A survey in a middle-class suburb used an experimental dollar response scale to estimate the relative values as perceived by the public of competing features in a transportation system. The research supported a planning study in which a questionnaire was mailed to heads of housholds in a Maryland suburb of Washington, D.C. The population surveyed was predominantly middle class, affluent, and well-educated. Objectives of the questionnaire were (a) to determine the relative values that residents assigned to alternative characteristics (advantages, aversive features, impacts, and costs) of planned future transportation options and (b) to predict future user behavior. To measure variables otherwise difficult to compare, the researchers used four item formats that included an experimental item strategy in which the item described an aversive circumstance (waiting in the rain, air pollution) and that asked response scale. The experimental items included noise, air pollution, transfers, waiting, walking, security, crowding, carrying packages, and extended work range. Analysis suggested the item strategy is reliable, gives good resolution and significance, and is effective for measuring the difficult-to-quantify vectors of public opinion. Findings included a strong interest in personal security and an aversion to two transfer trips. Further research is suggested to improve the item format and to test the effectiveness of the strategy with less sophisticated populations. /Author/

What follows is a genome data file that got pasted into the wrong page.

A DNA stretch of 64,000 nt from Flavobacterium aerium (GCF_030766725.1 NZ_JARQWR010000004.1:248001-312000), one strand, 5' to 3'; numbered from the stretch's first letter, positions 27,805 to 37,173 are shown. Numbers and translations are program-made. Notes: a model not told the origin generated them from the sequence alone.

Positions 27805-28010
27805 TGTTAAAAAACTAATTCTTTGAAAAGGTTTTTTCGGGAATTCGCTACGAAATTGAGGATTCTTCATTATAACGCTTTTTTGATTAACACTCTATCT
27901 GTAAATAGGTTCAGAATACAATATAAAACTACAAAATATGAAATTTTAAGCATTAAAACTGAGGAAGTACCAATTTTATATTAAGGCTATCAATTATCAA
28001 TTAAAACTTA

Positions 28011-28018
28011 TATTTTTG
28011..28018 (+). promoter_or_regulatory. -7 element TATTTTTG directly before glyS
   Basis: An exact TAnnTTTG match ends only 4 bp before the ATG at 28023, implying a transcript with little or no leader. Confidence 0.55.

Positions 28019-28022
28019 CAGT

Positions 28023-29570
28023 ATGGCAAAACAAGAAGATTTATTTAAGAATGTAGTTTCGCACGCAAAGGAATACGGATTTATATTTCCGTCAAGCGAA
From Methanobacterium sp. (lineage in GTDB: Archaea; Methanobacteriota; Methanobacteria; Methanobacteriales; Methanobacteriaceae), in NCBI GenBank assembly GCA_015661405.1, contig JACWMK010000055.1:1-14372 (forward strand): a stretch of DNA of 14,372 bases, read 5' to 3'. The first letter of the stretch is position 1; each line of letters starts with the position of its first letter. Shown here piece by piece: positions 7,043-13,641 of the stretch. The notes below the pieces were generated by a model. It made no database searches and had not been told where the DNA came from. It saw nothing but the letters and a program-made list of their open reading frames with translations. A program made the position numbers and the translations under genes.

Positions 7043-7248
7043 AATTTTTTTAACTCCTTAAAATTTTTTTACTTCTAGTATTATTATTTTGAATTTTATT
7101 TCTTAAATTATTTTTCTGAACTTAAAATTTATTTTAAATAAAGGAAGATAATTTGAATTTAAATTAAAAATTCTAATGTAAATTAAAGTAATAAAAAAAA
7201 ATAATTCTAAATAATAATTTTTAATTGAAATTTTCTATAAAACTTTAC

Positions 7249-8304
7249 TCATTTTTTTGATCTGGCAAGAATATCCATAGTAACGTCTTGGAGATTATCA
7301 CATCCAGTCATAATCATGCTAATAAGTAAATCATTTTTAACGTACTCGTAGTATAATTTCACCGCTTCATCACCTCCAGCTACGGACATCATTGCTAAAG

Media Info

  • Media Type: Digital/other
  • Features: References; Tables;
  • Pagination: pp 13-18
  • Monograph Title: Social and economic factors in transportation planning
  • Serial:

Subject/Index Terms

Filing Info

  • Accession Number: 00163015
  • Record Type: Publication
  • ISBN: 0309025966
  • Files: TRIS, TRB
  • Created Date: Oct 13 1977 12:00AM